The old part of Bari was known as “mugging town” a few decades ago. The tradition of theft started way back in 1087, as Barese sailors managed to steal the bones of St Nicholas (the model for Santa Claus) from Turkey and brought his remains to their city. The relics are still being kept in the crypt of Basilica di San Nicola, almost a millennia later.

Alley in Bari, Italy The alleys of old Bari.

The narrow alleys of Bari Vecchia (Old Bari) turns out to be one of very few places in entire Puglia where I get hassled by local salesmen. I channel my inner Aldo Raine to croak out broken Italian phrases to everyone who have the misfortune of crossing my path.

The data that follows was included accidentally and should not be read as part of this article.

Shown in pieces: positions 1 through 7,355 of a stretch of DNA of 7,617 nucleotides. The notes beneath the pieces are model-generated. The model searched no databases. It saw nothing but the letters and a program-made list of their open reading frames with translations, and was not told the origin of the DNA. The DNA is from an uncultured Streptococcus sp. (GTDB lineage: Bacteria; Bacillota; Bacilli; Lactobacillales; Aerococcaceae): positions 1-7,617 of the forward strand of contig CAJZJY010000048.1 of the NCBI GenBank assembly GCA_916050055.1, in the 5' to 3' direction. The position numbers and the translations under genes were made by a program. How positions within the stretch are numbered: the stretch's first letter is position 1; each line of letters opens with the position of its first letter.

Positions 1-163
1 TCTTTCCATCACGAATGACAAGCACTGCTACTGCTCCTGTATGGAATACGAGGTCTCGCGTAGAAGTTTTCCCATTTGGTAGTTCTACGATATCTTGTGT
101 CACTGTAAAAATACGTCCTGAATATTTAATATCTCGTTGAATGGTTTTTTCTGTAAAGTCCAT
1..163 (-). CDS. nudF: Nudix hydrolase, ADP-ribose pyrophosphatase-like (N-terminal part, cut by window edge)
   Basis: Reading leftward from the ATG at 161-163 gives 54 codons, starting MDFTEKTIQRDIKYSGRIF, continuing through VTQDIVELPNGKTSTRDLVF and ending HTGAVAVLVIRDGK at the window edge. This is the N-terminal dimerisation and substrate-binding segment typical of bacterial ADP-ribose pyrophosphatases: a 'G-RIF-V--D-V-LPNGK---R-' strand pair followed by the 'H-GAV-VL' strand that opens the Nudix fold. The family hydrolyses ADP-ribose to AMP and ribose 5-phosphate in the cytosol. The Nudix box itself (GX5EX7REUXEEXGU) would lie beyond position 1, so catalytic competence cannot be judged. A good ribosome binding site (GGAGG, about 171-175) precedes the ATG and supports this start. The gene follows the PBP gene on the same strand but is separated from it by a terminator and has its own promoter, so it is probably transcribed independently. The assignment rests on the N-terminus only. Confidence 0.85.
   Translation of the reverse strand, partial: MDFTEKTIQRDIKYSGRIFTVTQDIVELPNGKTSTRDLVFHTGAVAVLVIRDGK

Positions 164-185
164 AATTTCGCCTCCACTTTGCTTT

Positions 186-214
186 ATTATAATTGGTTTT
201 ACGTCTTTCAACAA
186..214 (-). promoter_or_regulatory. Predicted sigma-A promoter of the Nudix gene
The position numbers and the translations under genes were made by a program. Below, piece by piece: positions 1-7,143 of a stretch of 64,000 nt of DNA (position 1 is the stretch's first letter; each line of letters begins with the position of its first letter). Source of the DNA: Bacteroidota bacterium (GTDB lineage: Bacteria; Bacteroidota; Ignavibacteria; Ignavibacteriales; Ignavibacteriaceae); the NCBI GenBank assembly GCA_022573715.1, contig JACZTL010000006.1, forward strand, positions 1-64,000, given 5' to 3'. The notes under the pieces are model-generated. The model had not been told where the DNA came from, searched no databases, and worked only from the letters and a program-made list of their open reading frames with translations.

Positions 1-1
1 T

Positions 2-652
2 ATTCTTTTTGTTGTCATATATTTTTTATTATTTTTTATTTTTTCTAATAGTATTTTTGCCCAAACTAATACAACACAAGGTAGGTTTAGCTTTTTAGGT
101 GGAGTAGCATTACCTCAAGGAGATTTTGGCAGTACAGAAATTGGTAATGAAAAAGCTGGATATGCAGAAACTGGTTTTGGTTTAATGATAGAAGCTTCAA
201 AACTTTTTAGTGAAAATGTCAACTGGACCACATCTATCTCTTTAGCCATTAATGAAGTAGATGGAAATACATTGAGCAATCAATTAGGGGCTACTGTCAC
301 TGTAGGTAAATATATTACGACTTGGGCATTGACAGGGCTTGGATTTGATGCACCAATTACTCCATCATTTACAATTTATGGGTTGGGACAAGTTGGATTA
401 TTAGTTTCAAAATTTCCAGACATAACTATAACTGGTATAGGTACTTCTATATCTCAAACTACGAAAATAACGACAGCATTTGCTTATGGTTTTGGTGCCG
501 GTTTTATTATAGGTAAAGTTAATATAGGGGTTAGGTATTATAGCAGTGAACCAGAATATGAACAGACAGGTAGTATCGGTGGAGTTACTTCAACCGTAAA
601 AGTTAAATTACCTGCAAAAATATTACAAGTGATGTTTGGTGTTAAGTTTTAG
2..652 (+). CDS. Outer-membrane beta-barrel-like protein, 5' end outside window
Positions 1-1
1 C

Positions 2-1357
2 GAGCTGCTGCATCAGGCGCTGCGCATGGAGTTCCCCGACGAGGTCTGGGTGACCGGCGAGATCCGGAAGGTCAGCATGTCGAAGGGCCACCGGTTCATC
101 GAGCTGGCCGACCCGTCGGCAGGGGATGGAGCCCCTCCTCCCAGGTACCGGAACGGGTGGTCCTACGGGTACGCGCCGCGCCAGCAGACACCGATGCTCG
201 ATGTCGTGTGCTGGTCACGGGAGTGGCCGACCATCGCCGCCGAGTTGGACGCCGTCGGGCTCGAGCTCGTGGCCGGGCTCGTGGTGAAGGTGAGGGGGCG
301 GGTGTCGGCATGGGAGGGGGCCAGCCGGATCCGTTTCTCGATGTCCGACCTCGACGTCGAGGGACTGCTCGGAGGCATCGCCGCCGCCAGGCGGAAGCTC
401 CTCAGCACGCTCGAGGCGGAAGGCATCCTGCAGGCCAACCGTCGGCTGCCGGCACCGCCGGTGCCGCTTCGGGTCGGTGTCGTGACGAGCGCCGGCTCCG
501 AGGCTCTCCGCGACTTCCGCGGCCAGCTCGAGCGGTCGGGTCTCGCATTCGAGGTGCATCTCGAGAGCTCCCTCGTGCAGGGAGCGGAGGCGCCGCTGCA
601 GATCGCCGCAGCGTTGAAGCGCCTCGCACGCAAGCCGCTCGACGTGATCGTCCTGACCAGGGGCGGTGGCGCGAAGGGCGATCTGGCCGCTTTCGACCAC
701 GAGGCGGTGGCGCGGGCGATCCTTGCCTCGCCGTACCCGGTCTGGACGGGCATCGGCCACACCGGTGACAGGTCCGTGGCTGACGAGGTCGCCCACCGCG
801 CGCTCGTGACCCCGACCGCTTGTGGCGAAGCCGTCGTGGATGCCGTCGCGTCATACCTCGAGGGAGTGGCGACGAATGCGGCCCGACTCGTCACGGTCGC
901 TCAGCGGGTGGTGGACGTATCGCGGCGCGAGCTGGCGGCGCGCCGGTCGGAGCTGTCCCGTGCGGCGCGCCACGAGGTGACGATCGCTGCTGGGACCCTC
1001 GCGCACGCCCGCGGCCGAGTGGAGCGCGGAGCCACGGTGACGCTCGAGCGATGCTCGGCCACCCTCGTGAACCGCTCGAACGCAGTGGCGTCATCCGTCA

Pasta ladies, Bari, Italy Pasta ladies.

But there are some occasional lights in the darkness. One such thing are the infamous pasta ladies at the eponymous Strada delle Orecchiette near Arco Basso. They are the true titans of the region, sitting outside their doorways, rolling out endless amounts of fresh pasta.

Handmade pasta, Bari, Italy A slice of heaven – handmade Orecchiette.

The most popular variant is called Orecchiette, named and shaped as little ears. It’s the quintessential pasta shape of Puglia and can be found everywhere. I’ve already had several large and delicious plates of it during the past week, but who can resist the venerable pasta ladies?


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